FLINT TWP. — Despite no takers at two county auctions, a house at 6184 Mapleridge Drive became the subject of a bidding battle, so to speak, at a recent township board meeting.
The Western Hills home is one of 11 tax reverted properties presented to the board for disposition including sale or demolition. In a new blight control strategy, the township took ownership of the properties, after the failed to sell at auction, instead of allowing them to be taken over by the Genesee County Landbank.
Township Supervisor Karyn Miller said she had received an offer of $80,000 for the property, which has an assessed value of $68,500. It last sold in 2005 for $200,000.
Treasurer Lisa Anderson objected to the proposed sell, saying she preferred to see it go through a public bidding process open to any interested buyers. She also inquired about a land disposition policy, Miller presented a few months ago, that was rejected by the board. It sought to establish rules for how the township disposes of its newly-acquired bank of tax-reverted properties.
Miller noted that the Mapleridge house had not sold at two public auctions including a minimum bid one where it could have been bought for a lot less than $80,000.
Trustee Frank Kasle, who supported the sale, commented that “a bird in the hand is worth two in the bush.”
The board voted six to one in favor of the sale. Anderson voted no. She said her concern moving forward is that all interested parties have a chance to bid on the tax reverted properties. She said she knew someone interested in buying the Mapleridge property but did not know the township was ready to offer it for sale.
Anderson also cast the only opposing vote to the sale of a property at 2105 Mill Rd., formerly Thompson Creek Turkey Farms, which has sat vacant for several years.
Anderson said she would like to postpone further property sales until the board has a disposition policy in place.
Miller said Empowered Enterprises, a neighboring church had originally offered $50,000 for the property but revised it to $37,500 based on the amount of rehabilitation needed.
The board voted 6 to 1 to sell at the lower price with the stipulation that the property be brought up to code within 12 months.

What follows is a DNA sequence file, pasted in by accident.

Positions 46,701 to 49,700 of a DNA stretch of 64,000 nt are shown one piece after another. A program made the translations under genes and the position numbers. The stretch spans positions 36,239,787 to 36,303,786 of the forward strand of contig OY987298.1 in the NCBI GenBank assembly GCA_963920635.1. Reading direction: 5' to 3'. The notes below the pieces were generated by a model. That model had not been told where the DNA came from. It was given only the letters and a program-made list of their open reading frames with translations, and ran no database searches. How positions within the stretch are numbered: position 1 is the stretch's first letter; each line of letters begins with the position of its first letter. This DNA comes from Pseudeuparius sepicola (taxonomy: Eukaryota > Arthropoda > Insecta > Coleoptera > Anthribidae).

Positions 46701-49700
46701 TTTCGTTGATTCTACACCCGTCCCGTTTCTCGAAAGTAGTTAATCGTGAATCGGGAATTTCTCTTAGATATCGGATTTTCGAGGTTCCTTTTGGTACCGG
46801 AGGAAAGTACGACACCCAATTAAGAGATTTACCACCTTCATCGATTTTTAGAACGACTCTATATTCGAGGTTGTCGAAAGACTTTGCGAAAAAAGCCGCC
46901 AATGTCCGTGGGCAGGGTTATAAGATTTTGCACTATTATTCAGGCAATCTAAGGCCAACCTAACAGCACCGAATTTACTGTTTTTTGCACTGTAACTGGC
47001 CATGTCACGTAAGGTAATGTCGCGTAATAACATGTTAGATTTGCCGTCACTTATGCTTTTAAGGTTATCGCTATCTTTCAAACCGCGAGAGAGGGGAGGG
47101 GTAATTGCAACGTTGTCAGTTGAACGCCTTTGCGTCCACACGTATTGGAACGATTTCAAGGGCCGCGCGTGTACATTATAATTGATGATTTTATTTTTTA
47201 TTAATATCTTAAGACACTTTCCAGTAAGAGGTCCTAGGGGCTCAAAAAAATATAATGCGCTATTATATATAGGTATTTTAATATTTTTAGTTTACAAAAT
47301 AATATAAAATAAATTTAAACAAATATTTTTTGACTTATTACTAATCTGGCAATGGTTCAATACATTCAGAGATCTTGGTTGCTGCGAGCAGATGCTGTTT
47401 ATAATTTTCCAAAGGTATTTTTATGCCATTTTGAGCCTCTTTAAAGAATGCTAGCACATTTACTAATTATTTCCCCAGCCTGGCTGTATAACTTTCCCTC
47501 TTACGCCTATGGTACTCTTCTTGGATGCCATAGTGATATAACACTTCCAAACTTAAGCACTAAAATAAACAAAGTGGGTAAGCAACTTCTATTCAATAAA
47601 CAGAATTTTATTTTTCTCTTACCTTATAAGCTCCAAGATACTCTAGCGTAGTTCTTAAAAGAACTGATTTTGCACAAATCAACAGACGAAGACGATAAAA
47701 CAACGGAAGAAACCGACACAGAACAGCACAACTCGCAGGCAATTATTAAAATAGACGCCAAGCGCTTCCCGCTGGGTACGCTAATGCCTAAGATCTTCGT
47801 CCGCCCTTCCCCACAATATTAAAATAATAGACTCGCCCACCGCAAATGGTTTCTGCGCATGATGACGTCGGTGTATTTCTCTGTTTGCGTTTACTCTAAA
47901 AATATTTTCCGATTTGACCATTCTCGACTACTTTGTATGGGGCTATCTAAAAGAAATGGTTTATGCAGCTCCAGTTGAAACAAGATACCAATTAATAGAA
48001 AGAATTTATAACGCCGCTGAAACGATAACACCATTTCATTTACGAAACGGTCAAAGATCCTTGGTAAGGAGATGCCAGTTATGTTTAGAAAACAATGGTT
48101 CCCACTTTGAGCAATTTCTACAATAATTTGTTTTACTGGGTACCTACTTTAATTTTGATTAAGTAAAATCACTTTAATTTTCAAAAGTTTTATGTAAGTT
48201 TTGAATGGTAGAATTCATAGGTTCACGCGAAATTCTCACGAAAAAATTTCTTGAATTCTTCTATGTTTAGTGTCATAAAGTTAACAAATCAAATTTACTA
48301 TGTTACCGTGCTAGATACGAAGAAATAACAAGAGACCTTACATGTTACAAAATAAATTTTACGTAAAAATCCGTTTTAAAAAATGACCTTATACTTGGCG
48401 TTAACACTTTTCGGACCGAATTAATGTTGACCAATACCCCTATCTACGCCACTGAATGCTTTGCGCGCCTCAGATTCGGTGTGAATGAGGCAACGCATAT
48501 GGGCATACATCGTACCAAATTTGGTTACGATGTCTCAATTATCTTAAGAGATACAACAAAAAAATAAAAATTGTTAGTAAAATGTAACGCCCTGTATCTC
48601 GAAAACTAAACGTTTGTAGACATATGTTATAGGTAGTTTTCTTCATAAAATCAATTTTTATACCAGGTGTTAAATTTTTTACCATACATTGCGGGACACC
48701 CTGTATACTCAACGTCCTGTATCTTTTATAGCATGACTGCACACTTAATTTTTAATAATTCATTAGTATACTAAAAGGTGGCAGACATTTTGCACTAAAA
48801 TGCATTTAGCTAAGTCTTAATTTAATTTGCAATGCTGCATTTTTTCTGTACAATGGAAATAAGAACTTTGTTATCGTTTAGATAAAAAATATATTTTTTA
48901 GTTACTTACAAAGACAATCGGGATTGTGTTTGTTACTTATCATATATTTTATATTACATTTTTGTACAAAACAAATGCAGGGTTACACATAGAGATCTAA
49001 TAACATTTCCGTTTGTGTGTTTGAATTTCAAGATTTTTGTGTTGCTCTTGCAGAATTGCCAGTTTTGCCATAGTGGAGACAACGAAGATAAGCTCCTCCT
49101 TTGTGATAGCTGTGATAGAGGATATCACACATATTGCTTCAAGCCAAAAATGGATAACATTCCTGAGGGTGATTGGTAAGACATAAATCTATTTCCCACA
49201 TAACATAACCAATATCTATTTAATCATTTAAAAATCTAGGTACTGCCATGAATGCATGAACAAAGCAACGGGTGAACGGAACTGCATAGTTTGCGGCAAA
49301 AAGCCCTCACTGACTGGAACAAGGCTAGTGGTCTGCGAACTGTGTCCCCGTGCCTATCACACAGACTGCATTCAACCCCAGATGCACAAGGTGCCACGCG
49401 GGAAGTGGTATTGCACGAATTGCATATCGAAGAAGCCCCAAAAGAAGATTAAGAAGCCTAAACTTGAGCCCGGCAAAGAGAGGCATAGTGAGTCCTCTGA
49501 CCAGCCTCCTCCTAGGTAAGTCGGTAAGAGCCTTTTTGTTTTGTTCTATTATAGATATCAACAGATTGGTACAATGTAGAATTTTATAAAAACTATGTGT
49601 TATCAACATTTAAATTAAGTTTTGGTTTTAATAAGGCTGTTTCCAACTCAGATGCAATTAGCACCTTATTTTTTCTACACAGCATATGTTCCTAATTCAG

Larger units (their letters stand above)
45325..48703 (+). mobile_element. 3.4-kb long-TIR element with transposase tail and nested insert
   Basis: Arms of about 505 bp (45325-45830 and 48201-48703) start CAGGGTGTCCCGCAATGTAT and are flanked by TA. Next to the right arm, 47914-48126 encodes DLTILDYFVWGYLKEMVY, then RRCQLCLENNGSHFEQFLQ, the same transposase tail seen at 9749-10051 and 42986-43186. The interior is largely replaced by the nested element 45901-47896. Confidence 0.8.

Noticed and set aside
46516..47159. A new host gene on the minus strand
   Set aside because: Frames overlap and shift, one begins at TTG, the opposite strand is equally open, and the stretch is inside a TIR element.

The board also agreed to honor four sale agreements initiated by the Landbank. They are $5,236 for a condominium at 1127 River Hill Drive; $850 for a house at 2307 Utley Road; $7,500 for a property at 3388 Flushing Road and a vacant lot next door; and $3,500 for a house at 2460 Bertha Avenue.
The agreements all include time limits to bring the properties up to code before the sale is finalized.
The board also approved demolition of properties at 2055 and 2498 Lavelle Road, 3365 Hull Avenue, 1059 Boatfield Avenue and 5272 Flushing Road.
It was noted that a purchase offer had come in for the house at 2498 Lavelle, the Boatfield house is subject to an insurance claim and a neighbor of the Flushing Road offered to demolish it in exchange for the deed. The land is valued at $5,000.
Demo bids will be sought but $5000 to $7000 is the estimated cost of demolishing the aforementioned properties, said Tracey Tucker, building director.
Trustee Kasle cautioned that the board be more careful in keeping future taxreverted properties because the township is losing money on those that have to be torn down.
Miller noted that if the township does not take over the properties, they tend to languish for years at the Landbank which is overwhelmed with properties that eventually end up on the demo list anyway. “We end up with the problems,” she said of blight and other issues associated with vacant properties.
If the township takes them over and sells the vacant land to an adjacent landowner, the properties go back on the tax roll sooner she said.
Kasle said he did not think the township should be bearing the expense of demolitions.